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Benchmark Results: SPECviewperf 11 And SPECapc LightWave 9.6

Intel Xeon 5600-Series: Can Your PC Use 24 Processors?
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The recently-released SPECviewperf 11 is meant primarily to measure OpenGL graphics performance. It includes new viewsets from up-to-date versions of LightWave, CATIA, EnSight, Maya, Pro/ENGINEER, SolidWorks, Siemens Teamcenter Visualization Mockup, and Siemens NX.

SPECviewperf 11
2 x Xeon X5680
2 x Xeon W5580
1 x Core i7-980X
catia-03
21.32
22.3
22.5
ensight-04
11.4
11.86
12.03
lightwave-01
40.06
40.87
41.88
maya-03
8.94
14.55
16.02
proe-05
7.74
8.09
9.21
sw-02
32.58
32.64
33.14
tcvis-02
16.24
16.66
16.41
snx-01
13.92
16.55
16.6


We were hoping to see performance in these tests at least impacted by the platform hosting our Nvidia Quadro FX 3800 graphics card. No such luck, it seems. In fact, the opposite seems to be true. Consistently, the highest scores come from the single-CPU Core i7-980X—though it should be noted that the differences here are fairly small.

There are actually three results garnered from the LightWave 9.6 test. However, they’re most easily generated using the Discovery mode. Once you register for a trial version of the software, you get a popup before Layout launches that ends up preventing the Interactive test from completing. The solution seems to be running this SPECapc and our custom workload using a full, registered copy. We’re working with NewTek to make that happen.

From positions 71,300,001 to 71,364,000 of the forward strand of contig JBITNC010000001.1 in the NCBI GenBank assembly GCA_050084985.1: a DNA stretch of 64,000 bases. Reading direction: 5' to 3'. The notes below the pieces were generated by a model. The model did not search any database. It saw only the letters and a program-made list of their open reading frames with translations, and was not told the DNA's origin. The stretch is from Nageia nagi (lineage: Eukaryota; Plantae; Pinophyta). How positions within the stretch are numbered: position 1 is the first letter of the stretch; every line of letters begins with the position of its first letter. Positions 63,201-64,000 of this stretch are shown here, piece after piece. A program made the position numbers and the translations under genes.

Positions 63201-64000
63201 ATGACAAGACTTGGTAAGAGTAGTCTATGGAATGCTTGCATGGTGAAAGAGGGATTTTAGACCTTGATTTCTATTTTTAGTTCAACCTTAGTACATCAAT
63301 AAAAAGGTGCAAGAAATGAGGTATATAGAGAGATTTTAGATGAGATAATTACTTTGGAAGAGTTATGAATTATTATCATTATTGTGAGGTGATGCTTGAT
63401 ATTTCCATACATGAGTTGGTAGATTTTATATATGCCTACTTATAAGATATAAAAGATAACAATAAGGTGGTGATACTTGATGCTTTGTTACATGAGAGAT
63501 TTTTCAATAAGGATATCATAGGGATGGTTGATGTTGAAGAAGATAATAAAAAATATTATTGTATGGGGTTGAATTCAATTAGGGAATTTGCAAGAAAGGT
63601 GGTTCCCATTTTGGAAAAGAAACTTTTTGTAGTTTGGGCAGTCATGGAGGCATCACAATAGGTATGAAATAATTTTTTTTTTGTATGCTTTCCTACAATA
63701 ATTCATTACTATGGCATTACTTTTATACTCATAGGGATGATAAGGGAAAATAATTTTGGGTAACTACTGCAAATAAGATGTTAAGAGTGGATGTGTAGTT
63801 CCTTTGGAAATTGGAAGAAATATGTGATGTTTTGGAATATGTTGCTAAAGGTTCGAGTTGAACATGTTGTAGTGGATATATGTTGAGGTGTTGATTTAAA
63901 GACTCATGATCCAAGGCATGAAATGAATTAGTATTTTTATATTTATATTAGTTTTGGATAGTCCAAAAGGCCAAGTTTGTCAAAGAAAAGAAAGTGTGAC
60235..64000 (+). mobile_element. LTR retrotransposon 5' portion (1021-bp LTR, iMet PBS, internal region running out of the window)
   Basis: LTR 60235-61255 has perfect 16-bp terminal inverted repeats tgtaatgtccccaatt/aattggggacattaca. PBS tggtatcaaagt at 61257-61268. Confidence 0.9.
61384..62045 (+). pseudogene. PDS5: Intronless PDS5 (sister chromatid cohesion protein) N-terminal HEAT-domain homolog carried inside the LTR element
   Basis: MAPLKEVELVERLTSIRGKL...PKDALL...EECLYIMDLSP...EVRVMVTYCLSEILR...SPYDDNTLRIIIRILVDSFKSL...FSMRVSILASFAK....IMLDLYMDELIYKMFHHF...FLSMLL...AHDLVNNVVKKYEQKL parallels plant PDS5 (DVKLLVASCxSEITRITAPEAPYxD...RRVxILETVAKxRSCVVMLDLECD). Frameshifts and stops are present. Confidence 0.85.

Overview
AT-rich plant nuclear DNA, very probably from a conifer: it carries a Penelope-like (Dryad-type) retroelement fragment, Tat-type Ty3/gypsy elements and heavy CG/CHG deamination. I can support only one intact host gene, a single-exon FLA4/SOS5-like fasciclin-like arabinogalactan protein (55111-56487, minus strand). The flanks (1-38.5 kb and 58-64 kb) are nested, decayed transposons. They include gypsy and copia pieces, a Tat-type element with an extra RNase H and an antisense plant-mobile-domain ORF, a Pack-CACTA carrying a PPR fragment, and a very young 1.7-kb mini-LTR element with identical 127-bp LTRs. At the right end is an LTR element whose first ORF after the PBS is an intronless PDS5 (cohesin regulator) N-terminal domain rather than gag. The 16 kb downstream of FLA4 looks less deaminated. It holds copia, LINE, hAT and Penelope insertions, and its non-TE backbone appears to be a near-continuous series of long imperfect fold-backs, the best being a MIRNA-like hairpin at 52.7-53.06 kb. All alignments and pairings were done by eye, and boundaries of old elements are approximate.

Even still, we get some interesting results from the Render and multi-task tests (yes, the LightWave benchmark was developed specifically to take advantage of threaded platforms). The render test, specifically, sees a massive speed-up moving from a single socket to a dual-socket Xeon W5580 and then to a dual Xeon X5680 configuration. Though not as pronounced, the MT test also clearly favors a pair of Xeon X5680s over the W5580s, which in turn best a single Core i7-980X.

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